This is the sound of the coronavirus, according to scientists. It’s not as spiky as you might think

Alice Yan
·2 min read

American scientists have turned the structure of the coronavirus that causes Covid-19 into music.

The spikes that allow the virus to bind to human host cell receptors are made up of combinations of amino acids, and scientists from the department of civil and environmental engineering of Massachusetts Institute of Technology used an artificial intelligence technology named sonification to assign each amino acid a unique note and converted the entire protein into a score.

These amino acids tend to curl up into a helix or stretch out into a sheet. Researchers captured these features by altering the duration and volume of the notes.

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The 110-minute-long piece, which includes chiming bells, strings and lilting flutes, represents different aspects of the protein, according to a report published in Science magazine last week.

The MIT scientists said they chose a koto, a traditional Japanese stringed instrument, to play the music thanks to its soothing sound.

The project also has a serious purpose because scientists hope it will help to identify parts of the protein that could be targeted by antibodies or drugs by searching for specific musical sequences that correspond to these areas.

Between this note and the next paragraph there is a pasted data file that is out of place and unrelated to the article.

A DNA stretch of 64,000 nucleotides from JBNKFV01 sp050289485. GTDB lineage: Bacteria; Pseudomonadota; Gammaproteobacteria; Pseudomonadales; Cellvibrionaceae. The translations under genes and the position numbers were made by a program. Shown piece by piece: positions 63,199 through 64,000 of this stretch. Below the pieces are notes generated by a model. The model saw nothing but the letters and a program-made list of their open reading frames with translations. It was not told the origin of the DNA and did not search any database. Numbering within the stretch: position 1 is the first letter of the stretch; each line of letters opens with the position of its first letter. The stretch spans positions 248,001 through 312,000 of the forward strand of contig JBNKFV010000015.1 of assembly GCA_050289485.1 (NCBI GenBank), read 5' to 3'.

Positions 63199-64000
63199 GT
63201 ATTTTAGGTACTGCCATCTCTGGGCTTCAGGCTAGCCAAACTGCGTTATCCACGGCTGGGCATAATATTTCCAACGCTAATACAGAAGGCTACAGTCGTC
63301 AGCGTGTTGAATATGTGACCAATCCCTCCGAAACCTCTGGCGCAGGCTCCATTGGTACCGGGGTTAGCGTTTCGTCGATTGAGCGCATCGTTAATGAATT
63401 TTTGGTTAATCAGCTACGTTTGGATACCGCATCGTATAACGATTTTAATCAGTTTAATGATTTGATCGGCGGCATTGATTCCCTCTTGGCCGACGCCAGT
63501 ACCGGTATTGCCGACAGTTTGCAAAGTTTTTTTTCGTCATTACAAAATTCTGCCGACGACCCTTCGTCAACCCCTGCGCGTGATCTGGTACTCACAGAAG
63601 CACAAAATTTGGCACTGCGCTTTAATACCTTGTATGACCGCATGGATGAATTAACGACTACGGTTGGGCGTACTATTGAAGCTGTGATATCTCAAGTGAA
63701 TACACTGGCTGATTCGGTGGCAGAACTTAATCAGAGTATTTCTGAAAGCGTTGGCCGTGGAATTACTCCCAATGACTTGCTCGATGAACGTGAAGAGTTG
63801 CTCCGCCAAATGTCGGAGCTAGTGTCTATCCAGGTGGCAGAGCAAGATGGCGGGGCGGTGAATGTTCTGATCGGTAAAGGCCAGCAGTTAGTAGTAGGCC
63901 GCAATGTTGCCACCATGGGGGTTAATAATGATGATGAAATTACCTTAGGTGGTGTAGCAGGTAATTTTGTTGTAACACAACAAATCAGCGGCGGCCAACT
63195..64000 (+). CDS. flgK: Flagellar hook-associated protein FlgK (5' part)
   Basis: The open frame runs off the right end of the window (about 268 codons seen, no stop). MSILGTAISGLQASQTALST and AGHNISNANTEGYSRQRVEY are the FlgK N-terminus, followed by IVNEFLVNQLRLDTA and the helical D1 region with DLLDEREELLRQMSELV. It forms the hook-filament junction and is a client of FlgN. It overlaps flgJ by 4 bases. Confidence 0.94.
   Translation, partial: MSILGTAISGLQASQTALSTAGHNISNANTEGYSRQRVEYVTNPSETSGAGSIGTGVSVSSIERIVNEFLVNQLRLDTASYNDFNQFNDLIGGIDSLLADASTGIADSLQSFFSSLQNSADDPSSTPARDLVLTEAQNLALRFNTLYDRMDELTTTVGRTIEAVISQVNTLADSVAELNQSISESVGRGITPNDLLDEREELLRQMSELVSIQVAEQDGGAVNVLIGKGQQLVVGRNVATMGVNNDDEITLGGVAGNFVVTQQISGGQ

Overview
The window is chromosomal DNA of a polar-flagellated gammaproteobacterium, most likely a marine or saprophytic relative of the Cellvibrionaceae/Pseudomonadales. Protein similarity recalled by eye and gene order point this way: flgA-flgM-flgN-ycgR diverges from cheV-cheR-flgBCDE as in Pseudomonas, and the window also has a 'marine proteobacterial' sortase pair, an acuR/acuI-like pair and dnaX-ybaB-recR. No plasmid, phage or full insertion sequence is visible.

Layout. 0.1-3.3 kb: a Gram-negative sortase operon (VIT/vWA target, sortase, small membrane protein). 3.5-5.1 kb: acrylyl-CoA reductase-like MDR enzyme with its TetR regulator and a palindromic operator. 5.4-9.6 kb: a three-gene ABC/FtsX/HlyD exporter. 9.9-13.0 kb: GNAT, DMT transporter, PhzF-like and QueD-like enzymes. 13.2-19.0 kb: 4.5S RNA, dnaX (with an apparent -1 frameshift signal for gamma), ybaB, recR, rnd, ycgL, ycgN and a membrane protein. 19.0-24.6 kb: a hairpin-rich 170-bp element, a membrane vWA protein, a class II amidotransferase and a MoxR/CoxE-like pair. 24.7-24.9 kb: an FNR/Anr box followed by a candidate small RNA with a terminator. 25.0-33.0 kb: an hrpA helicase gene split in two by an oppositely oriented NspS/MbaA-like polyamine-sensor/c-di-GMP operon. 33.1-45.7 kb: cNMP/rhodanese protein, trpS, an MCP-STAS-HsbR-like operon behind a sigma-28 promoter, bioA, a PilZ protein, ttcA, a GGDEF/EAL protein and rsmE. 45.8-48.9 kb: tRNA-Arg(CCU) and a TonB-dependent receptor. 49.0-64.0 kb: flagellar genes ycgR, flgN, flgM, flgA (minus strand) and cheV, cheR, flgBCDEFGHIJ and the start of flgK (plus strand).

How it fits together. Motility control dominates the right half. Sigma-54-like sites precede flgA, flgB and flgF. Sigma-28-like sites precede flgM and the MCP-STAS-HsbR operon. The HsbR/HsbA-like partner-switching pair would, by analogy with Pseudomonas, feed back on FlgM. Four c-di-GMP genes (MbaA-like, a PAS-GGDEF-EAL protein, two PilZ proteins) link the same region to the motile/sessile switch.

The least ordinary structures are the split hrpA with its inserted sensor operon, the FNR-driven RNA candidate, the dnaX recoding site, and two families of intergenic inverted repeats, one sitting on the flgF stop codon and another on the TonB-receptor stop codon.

This is a faster and more intuitive method than conventional methods used to study proteins, such as molecular modelling, said the researchers.

Hong Kong orchestra posts videos of players making music on social media

The idea is based on a study by the same team published in the journal ACS Nano in June last year on how to translate amino acid sequences into sound.

The approach provides an avenue for understanding sequence patterns, variations, and mutations and offers a mechanism to explain the significance of protein sequences. It could be used to detect the effects of mutations through sound, according to the study.

By Tuesday morning, the coronavirus has infected more than 1.2 million people around the world, recording a death toll of over 67,000.

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